Screengrab via DC Comics

Berganza was promoted after allegations were reported to HR.

A new report from BuzzFeed chronicles complaints from three women who say a veteran DC Comics editor forced himself on them—and was allowed to keep his job.

Liz Gehrlein Marsham and Joan Hilty, both former employees of DC Comics, and a third woman who was trying to break into the industry, give strikingly similar accounts of incidents involving DC’s Eddie Berganza. In his 25-year career with the publisher, he’s overseen some of the company’s biggest comics titles, including Superman and Batman. He now works on Dark Nights: Metal.

Sexual harassment issues related to Berganza have long been something of an open secret in the comics industry, especially after the company demoted—but retained—Berganza after an incident at WonderCon in 2012. In the aftermath of the Harvey Weinstein scandal and many other recent revelations of sexual abuse by powerful men, concerns about Berganza are again surfacing.

Marsham and Hilty told BuzzFeed that Berganza tried to forcibly kiss them in separate incidents in 2006 and the early 2000s, respectively. Hilty said she was able to pull away, but Marsham said Berganza forced his tongue into her mouth and attempted to grope her. Though they said they were shaken, the women didn’t initially report the incidents to HR, citing concerns about it damaging their careers in the notoriously hard-to-break-into comics industry where men dominate management roles.

But when it became known that Berganza was being considered for an executive editor role in 2010, both women and at least three other employees approached HR with their concerns, according to BuzzFeed. Hilty had been recently laid off by the company at the time.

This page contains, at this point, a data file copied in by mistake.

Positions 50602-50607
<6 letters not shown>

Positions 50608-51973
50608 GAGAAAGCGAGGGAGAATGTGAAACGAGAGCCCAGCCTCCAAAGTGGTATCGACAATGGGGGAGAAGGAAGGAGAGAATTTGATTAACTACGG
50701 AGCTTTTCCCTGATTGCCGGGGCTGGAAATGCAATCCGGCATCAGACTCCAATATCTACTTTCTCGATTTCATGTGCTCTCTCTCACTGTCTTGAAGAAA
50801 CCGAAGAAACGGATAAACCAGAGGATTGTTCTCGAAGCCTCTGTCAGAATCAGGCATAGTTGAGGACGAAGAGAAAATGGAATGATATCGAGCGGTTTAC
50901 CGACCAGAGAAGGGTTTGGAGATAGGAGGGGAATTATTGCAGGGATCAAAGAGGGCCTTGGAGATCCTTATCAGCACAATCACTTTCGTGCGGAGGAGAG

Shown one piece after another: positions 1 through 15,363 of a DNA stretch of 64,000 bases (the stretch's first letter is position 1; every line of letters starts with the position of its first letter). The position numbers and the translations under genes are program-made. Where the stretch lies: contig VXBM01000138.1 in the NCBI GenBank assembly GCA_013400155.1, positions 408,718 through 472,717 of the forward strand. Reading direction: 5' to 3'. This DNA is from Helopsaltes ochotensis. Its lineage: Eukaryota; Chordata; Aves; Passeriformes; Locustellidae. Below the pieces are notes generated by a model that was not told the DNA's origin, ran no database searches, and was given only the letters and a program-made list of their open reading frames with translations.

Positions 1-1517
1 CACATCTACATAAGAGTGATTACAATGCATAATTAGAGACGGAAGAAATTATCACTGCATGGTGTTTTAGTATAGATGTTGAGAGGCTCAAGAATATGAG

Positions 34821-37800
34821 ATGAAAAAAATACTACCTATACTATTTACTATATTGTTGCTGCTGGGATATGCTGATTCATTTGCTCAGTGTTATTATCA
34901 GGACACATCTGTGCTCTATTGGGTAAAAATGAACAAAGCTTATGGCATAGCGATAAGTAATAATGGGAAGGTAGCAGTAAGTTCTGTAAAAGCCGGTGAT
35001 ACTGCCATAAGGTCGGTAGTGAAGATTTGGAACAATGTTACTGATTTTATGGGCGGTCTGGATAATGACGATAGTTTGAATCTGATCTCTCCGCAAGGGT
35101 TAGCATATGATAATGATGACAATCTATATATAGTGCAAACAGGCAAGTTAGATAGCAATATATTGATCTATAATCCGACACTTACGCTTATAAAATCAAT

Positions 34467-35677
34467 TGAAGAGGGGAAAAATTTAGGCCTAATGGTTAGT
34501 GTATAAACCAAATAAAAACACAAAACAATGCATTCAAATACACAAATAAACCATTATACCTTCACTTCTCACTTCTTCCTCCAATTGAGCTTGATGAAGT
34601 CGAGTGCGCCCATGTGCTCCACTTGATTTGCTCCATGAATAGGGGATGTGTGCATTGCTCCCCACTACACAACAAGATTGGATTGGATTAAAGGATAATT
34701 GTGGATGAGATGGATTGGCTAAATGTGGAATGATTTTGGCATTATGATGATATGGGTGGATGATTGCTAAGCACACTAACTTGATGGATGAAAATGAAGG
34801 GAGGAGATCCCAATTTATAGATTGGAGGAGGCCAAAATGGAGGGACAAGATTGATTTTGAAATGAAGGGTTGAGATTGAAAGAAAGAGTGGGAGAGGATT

Berganza was promoted anyway in October 2010. Then in March 2012, Berganza was in a hotel lobby at WonderCon when he allegedly forced himself on a then 27-year-old woman, sticking his tongue “down her throat.” The woman, who asked BuzzFeed to remain anonymous out of fear of retaliation, said she retreated in fear, but didn’t report the incident to DC Comics because she worried it would harm her and her partner’s careers.

Though the woman didn’t report the incident, the website Bleeding Cool published an account citing “dozens of witnesses” but identifying Berganza only as a “senior comic book figure.” 

Soon after, DC Comics demoted Berganza, changing his title back to group editor. In an email obtained by BuzzFeed, Berganza told senior management at the company he was “really sorry for all this. You have my word, I will not allow this to happen again. The current situation have allowed me time to think, not to mention scared the hell out of me. There’s nothing that would make me want to do this again.”

Berganza and DC Comics wouldn’t comment on the report, but a DC Comics spokesperson told BuzzFeed, “DC and WB are unequivocally committed to cultivating a work environment of dignity and respect, one that is safe and harassment free for all employees. We take all claims of harassment very seriously and investigate them promptly. Employees found in violation of the policies are dealt with swiftly and decisively, and subject to disciplinary actions and consequences.”

You can read the full report at BuzzFeed.

From Our VICE Partners

Pure, uncut internet. Straight to your inbox.